IS THIS THING ON?
IS THIS THING ON? Downstairs Belvoir, 2-26 October 2014. Photography by Brett Boardman: Fiona Press, Madeleine Benson, Susan Prior, Nat Randall and Genevieve Giuffre; right: Susan Prior.
Brianna is a stand up comic. When she starts out, as a teenager, she has all the confidence of youth and precious little ability to go with it. Her routine is excruciatingly bad and as written by Zoë Coombs Marr is so certain and unfunny it takes some minutes to realise the writing and characterisation are actually brilliant - that the awfulness is intentional and there is structure and purpose behind the groan-provoking “jokes”.
In a recent interview in Time Out, Coombs Marr says of Brianna, “She is part projected future, part nightmare, part existential crisis. The person she resembles most is Sisyphus, pushing shit uphill forever, never getting anywhere and trying to find meaning in the nothingness.” And that’s a succinct and perfect description of the character who is played - at various points of her life and career - by five women. The tongue-tied, wide-eyed, nerve-racked baby comic is Madeleine Benson. A few years on and in a carapace of cynicism, it’s Genevieve Giuffre’s turn to challenge the audience. Her nodding dog incantation of “I love you guys” becomes the refrain that repeats with more or less sincerity depending how well the jokes are going down – or not.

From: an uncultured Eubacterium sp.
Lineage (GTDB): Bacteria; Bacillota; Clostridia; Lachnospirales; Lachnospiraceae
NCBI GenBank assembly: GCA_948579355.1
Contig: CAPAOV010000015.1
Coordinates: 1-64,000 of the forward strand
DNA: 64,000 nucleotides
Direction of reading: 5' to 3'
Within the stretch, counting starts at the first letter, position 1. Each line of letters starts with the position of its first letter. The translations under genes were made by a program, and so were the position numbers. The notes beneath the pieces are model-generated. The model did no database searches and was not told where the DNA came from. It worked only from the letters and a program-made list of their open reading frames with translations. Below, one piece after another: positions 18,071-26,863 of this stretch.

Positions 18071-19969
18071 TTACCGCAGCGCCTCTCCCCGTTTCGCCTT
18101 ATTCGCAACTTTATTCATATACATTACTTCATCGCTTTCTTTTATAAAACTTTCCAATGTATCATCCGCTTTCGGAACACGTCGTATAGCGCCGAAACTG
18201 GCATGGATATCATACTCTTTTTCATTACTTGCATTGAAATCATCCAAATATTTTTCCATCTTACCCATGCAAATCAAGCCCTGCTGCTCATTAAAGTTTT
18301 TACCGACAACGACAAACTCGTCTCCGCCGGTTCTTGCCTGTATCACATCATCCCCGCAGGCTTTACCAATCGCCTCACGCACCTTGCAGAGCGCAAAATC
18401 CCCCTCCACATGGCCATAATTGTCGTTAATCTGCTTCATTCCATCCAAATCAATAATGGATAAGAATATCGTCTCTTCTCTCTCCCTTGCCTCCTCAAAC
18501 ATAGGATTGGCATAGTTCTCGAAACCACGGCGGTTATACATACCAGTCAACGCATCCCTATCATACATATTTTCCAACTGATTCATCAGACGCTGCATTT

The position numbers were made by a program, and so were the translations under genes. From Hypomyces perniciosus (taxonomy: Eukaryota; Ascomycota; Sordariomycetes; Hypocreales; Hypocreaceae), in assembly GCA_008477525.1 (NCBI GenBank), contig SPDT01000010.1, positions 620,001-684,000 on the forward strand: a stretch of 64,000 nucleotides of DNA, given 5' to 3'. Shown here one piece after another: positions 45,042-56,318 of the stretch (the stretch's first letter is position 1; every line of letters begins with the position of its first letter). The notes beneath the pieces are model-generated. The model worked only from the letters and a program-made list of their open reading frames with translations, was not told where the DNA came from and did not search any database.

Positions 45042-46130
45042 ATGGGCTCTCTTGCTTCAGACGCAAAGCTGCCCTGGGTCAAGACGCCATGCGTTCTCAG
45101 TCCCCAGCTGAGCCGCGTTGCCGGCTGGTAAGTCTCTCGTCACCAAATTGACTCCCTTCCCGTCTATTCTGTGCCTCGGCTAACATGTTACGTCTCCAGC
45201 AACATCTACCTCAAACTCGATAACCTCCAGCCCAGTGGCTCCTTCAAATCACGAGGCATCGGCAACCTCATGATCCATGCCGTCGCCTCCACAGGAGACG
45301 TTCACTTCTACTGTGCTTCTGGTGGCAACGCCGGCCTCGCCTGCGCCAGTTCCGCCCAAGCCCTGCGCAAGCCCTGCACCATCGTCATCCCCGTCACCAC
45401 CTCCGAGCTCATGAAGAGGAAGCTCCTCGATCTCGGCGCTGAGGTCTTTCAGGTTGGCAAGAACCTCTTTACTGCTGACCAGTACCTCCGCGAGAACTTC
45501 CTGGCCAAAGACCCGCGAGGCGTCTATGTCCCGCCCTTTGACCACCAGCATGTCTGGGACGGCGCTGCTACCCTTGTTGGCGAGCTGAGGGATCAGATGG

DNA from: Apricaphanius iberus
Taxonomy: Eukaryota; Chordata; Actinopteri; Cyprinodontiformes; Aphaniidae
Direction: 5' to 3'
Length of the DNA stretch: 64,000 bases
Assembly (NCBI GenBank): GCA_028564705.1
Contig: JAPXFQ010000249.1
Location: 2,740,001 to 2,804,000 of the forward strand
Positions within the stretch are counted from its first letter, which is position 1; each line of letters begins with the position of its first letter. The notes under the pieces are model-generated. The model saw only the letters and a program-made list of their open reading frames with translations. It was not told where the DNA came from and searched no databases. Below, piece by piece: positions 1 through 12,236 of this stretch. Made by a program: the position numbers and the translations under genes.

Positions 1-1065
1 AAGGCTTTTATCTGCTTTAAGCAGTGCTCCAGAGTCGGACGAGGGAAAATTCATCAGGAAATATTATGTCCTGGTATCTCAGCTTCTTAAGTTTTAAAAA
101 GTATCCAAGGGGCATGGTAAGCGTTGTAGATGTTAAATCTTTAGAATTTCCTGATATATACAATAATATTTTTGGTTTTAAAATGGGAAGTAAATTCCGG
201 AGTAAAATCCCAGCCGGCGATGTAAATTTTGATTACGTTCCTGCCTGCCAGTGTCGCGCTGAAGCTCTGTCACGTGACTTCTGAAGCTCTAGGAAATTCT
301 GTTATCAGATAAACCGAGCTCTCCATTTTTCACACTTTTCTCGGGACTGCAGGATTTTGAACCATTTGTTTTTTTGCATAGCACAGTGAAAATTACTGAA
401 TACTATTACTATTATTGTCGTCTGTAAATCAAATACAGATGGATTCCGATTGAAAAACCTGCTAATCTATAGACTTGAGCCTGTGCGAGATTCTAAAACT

At some point, possibly when Brianna is about 30 and as genuinely confident as she’s ever going to be, she comes out as a lesbian with a riotously vulgar routine about fisting and neat fingers nails. (Would a routine about fisting ever be anything but vulgar? probably not!) As portrayed with twinkling charm and warmth by Nat Randall, this aspect of our heroine is a provocation pure and simple. And that provocation continues into a fascinating arc in a linking performance from Susan Prior that is a fine and intelligent tour de force.
Prior’s Brianna is not only at her most successful but also reaches the point of realising that after the zenith of a small career is a decline whose inevitability is terrifying. This is, of course, because she is a woman and among other things the small matter of invisibility comes into play. Fiona Press brings wry humour and understanding to the older Brianna. There is sadness and gravity as well as the late-blooming ability to make people laugh: the irony is intense.
As directed by Coombs Marr and Kit Brookman, Is This Thing On? is fast moving, focused and frequently surprising in that it continually confounds expectations and delivers a show that is moving and emotionally rich, rather than knock-about funny. Staged as a stand up routine, Is This Thing On? is nevertheless a tightly scripted play telling one woman’s life and the way that and the comedy routine are meshed makes some of the best writing of this year.
Adding to the mix are the tremendous set by Ralph Myers - a vomitous RSL carpet, a bank of pokies and fake brickwork over real brickwork - with lighting by Verity Hampson that complements and comments on the action. All in all, Is This Thing On? is clever, confounding and beautifully executed. Recommended.